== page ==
Download, manage and plot weather data from Darksky / OpenWeatherMap APIs
Access, download and plot weather data from the following APIs:
- Darksky (https://darksky.net/dev)
- OpenWeatherMap (https://openweathermap.org/api)
Both sources require an API key to get access to the data. However, when dealing with data already downloaded as files and stored locally, the API key is not necessary.
pip install weatho
from weatho import Weather, plot # source can be 'owm' or 'darksky' w = Weather(location=(45.77, 4.84), source='owm', api_key='xyz') # Get raw data from the API (source-dependent) # -------------------------------------------- w.url() # get URL at which to downlowd data w.fetch() # get data as a dictionary # By default, current data; get historical data by passing a datetime.datetime: from datetime import datetime, timedelta from pytz import timezone tz = timezone('Europe/Paris') date = tz.localize(datetime(2021, 1, 15, 12)) # 15 Jan. 2021 at Noon in Paris timezone w.url(date) w.fetch(date) # Get and plot formatted, source-independent data # ----------------------------------------------- w.current() # current weather conditions w.hourly() # hourly data for present day, including forecast # It is also possible to access historical data: w.current(date) w.hourly(date, until=date + timedelta(days=3)) # Plot hourly data: plot(w.hourly())
There are also options to download the data directly as .json files in a folder and work from this data (see below).
For detailed examples, see the Examples.ipynb notebook (https://github.com/ovinc/weatho/blob/master/Examples.ipynb).
The following methods are available from a
For raw, source-dependent data:
url()and copy-paste the link into a browser (returns url link)
fetch()to get the raw data from the internet (returns dict of data)
save()to save the raw data into a .json file
load()to get the raw data from a .json file (returns dict of data)
For formatted, source-independent data for analysis and plotting:
current(): returns a dict of values (data at specific time)
hourly(): returns a dict of lists of values (hourly data), can be used in
To download data from the API into local files, possibly in batch:
download(): saves API data in .json format in a folder (threaded for multiple requests at the same time).
missing_days(): checks if there are any missing files of data between specified dates in a folder.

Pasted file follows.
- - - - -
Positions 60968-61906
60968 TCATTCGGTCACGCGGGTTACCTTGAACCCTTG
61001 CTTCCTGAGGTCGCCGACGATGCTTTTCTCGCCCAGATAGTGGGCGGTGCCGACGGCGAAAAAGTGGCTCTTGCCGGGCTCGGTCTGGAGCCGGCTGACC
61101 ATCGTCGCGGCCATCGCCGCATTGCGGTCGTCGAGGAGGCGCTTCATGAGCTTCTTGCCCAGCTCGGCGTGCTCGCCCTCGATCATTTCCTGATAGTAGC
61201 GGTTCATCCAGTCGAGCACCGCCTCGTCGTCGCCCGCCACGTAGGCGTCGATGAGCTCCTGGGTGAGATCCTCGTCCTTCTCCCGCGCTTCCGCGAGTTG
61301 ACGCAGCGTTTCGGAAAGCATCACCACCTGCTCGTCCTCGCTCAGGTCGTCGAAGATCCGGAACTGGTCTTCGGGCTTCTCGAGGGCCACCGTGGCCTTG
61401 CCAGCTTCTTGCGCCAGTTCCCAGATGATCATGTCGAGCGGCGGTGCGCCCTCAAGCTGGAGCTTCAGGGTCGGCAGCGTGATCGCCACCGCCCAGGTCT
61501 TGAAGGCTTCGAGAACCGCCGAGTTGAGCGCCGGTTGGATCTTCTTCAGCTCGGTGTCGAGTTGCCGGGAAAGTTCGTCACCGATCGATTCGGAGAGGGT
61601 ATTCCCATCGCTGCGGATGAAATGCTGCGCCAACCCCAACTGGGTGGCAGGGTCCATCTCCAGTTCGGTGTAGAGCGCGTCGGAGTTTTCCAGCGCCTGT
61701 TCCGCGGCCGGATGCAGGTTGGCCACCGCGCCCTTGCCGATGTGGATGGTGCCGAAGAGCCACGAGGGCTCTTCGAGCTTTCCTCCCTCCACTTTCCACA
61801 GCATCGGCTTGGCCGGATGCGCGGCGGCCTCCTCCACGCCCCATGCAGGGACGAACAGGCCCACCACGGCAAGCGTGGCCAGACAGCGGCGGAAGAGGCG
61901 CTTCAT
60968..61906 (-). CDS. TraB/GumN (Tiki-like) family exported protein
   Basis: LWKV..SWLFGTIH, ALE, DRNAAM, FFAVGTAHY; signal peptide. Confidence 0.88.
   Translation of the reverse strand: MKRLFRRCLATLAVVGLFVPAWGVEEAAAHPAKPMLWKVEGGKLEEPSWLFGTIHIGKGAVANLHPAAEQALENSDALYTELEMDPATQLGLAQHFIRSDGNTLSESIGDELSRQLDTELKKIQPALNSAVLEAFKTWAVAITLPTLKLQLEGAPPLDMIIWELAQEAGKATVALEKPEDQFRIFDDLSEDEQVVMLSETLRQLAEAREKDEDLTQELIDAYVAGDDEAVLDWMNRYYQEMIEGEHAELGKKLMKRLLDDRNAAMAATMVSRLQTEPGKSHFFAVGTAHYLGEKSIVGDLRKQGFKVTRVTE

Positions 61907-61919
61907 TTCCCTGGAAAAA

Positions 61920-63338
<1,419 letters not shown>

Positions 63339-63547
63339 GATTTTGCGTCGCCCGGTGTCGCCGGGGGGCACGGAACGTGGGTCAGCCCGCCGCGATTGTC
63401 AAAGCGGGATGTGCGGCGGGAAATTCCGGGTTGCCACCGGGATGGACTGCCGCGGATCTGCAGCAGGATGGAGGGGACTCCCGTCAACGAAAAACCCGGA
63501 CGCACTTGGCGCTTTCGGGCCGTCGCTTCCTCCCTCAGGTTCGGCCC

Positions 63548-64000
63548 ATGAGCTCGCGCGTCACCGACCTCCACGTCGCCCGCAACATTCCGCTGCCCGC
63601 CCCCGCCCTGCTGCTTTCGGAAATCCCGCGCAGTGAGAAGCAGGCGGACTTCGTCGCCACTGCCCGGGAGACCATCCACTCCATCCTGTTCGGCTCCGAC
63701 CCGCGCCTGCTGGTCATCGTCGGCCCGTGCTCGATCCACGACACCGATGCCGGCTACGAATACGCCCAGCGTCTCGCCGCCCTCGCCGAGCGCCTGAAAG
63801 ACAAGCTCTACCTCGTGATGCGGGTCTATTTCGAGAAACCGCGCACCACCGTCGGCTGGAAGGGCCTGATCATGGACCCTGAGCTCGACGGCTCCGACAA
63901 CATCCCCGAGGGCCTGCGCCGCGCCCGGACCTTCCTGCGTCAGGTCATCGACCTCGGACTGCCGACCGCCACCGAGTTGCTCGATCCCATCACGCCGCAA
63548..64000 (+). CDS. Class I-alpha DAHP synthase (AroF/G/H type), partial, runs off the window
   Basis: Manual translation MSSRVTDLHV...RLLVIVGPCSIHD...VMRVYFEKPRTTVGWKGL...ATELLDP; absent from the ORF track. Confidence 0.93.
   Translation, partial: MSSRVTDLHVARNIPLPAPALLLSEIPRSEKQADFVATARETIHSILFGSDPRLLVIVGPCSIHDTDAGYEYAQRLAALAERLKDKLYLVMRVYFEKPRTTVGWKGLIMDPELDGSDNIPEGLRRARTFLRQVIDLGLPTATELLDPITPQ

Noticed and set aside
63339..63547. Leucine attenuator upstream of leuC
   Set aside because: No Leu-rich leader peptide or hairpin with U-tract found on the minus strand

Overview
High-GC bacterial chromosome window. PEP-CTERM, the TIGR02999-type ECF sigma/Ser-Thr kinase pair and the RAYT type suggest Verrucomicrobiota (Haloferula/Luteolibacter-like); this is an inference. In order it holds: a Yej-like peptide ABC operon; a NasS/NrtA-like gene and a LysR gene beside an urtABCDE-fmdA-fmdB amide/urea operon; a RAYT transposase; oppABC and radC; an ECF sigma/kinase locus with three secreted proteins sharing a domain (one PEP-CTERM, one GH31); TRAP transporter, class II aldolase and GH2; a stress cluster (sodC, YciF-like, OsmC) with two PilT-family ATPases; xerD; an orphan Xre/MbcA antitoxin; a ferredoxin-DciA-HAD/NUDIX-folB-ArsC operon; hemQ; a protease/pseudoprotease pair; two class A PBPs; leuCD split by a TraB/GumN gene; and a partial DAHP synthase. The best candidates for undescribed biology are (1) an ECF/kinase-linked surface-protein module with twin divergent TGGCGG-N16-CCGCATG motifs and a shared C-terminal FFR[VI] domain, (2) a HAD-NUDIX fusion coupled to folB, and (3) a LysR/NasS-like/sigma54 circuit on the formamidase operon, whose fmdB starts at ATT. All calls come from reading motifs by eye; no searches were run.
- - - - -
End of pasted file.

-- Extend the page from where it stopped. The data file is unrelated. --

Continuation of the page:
download_missing_days(): same as above, but also downloads the missing data in the folder.
Note: To access data from downloaded files, use
load() to get raw data, and
hourly(path=...) to get formatted data.
Plotting weather data
plot(): takes formatted hourly data from
hourly()(either using the API or downloaded files) as input.
Date/time and timezone information
It is preferable to use timezone-aware datetimes when specifying dates to the
In particular, when calling
hourly(), care must be taken because DarkSky and OpenWeatherMap do not manage hourly data the same way:
- DarkSky generates hourly data from 00:00 to 23:59 in local time (of the requested location)
- OpenWeatherMap uses 00:00 to 23:59 in UTC time
This means that with OpenWeatherMap, calling
hourly() with a
datetime(2021, 1, 15) localized in Central European Time will return data from 14/01/2021, 1:00 to 15/01/2021 00:00 (included) in local time, while doing the same thing with DarkSky will return data from 15/01/2021, 0:00 to 15/01/2021 23:00 (included) in local time.
Data stored in .json files using download() follows this pattern. For example:
- OWM_45.77,4.84,2021-01-15.json: data from 00:00 to 23:00 (included) on 15 Jan. 2021, UTC Time
- DarkSky_45.77,4.84,2021-01-15.json: data from 00:00 to 23:00 (included) on 15 Jan. 2021, local Time (of the requested location)
In conclusion, to avoid problems with hourly data (
- with DarkSky, localize all datetimes to the local timezone of the place you're requesting weather for,
- with OpenWeatherMap, work with UTC timezone.
- for other calls (e.g.
current()etc.), localize to whatever timezone is more convenient to work with (if using naïve, local time of the computer will be used).
If one gets the error
KeyError: 'hourly', it's likely that the data is not downloaded correctly or inexistent. Check that the API key is correct and/or test the download URL generated by
url()in a browser.
More data might be available compared to the ones in formatted data, see e.g. the raw dictionary returned by functions like
For tests, the module
weatho.locationsstores coordinates of some cities/locations as a
- Python >= 3.6
(installed automatically by pip if necessary)
BSD 3-Clause (see LICENSE file)
BSD 3-Clause License
Copyright (c) 2020, Olivier VINCENT All rights reserved.
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